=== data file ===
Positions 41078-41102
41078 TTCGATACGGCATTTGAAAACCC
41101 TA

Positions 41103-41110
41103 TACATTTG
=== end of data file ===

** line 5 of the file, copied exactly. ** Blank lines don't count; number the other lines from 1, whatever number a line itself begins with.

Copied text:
41103 TACATTTG